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Conner: Vilsack wise to launch carbon market development initiative

Agriculture Secretary Tom Vilsack’s decision to launch an initiative to develop carbon as an agricultural commodity will make it easier for him to use the Commodity Credit Corporation to address climate change issues, Chuck Conner, president and CEO of the National Council of Farmer Cooperatives, said today, Oct. 6, during a panel discussion at the Consumer Federation of America National Food Policy Conference.

Conner, a Republican, is a former Senate Agriculture Committee chief of staff, agriculture deputy secretary and acting secretary.

The CCC, a USDA line of credit at the treasury established during the Great Depression to give the agriculture secretary broad authority to help farmers, can help farmers with commodities, Conner said, and Vilsack’s decision to work on climate “in the context of a commodity” will help him “preserve the notion that he can use the CCC.”



In the early days of the Biden administration, Vilsack talked about using CCC funds to establish a carbon bank, but that concept proved controversial. Last week in a speech at Colorado State University, Vilsack said, “I want to be clear: This initiative is not a carbon bank, nor a carbon market. It’s not even a conservation program.”

Vilsack continued, “This initiative is first and foremost a commodity program, one that seeks to empower farmers, ranchers, producers and foresters to produce climate-smart commodities, meeting domestic and global consumer demand.”



Vilsack needs to stay focused on the development of carbon as a commodity that can be marketed, Conner said, because that gives him the strongest authority to use the CCC. If Vilsack can’t use the CCC, Conner said, he will have to turn to Congress, which will be “a cumbersome process.”

“We need to get going on this now,” added Conner, who is co-chair of the Food and Agriculture Climate Alliance, which includes the National Farmers Union and the American Farm Bureau Federation.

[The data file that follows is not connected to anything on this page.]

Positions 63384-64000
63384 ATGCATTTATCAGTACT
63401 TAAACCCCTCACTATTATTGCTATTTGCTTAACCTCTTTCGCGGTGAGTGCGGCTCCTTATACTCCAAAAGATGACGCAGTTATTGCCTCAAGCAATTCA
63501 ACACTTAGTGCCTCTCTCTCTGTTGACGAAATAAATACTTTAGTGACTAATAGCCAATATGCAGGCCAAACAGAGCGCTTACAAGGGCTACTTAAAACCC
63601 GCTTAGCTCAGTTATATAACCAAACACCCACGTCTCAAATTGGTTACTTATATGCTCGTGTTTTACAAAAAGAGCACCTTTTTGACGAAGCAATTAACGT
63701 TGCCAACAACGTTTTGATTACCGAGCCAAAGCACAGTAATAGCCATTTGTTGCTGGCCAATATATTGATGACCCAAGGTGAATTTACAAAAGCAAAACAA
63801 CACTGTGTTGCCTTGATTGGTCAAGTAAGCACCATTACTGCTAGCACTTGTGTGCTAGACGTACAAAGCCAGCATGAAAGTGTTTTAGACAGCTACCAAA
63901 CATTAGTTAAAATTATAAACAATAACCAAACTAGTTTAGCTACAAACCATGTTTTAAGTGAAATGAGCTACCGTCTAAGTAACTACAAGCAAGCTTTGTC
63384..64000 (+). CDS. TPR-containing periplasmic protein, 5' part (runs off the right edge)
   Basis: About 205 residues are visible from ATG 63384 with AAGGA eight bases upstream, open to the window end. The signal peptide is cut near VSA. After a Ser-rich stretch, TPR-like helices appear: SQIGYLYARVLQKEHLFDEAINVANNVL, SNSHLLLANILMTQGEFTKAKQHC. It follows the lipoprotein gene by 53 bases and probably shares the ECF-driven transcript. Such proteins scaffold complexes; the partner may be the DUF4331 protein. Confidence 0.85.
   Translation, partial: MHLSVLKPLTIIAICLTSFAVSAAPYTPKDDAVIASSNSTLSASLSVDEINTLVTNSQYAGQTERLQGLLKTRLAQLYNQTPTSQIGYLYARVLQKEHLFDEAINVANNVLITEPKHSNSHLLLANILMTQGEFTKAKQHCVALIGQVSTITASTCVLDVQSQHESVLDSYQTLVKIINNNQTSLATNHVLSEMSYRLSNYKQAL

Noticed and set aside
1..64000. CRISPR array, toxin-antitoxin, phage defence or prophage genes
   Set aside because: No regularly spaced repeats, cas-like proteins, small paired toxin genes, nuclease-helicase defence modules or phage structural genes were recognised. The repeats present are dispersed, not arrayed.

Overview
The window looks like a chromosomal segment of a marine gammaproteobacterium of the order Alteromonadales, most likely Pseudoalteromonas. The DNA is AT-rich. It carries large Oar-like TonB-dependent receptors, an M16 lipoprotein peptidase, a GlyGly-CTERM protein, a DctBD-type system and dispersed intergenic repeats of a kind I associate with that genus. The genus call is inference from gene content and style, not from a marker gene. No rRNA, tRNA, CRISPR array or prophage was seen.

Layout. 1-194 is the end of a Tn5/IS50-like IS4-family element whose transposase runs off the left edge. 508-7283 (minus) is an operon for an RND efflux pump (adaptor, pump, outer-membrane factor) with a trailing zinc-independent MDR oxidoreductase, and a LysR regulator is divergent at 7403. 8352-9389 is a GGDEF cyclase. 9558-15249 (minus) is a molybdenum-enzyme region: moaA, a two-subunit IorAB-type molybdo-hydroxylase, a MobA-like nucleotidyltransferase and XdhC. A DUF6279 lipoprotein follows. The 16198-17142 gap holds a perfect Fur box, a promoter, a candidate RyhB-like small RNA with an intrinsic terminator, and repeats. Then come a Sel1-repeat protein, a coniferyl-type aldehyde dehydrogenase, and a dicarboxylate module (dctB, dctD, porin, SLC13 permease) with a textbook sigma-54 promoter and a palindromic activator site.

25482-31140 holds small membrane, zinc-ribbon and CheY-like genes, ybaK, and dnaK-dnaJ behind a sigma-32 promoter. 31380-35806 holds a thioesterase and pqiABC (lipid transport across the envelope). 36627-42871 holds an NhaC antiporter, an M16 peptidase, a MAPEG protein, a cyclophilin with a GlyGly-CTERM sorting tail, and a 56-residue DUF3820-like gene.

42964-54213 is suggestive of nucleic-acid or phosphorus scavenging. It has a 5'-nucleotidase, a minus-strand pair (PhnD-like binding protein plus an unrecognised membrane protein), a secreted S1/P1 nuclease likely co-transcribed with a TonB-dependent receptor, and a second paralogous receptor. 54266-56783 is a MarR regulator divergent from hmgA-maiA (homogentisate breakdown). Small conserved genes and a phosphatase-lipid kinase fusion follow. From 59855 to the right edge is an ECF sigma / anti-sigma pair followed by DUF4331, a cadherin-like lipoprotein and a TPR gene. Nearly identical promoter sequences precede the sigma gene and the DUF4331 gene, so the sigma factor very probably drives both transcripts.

Another panelist, Jason Weller, a vice president of Truterra, a Land O’Lakes sustainability program, called Vilsack’s Climate Smart Agriculture and Forestry Partnership Initiative “an innovative approach” because it “allows private industry to come forward.”

Weller, a Democrat, is a former chief of USDA’s Natural Resources Conservation Service.

Trey Hill, owner/manager of Harborview Farms in Maryland, who has long experience in planting cover crops, said that the income from saving carbon is so far so low it must be considered a “stackable” event on top of a farmer’s income from commodity sales. The income from carbon must be increased if it is going to be appealing to farmers, Hill said.

Colin O’Neil, legislative director of the Environmental Working Group, said that, while the transportation industry has decreased its carbon footprint, carbon emissions are still rising in agriculture. The government needs to focus on “smart conservation” projects, not just those that are “akin to infrastructure improvement projects.” USDA should also encourage the development of the plant-based food industry, he said.

But O’Neil added that agriculture groups need to come together to mount a unified effort to save the $28 billion set aside for conservation in the Build Back Better Act if the size of that now $3.5 trillion bill is reduced.


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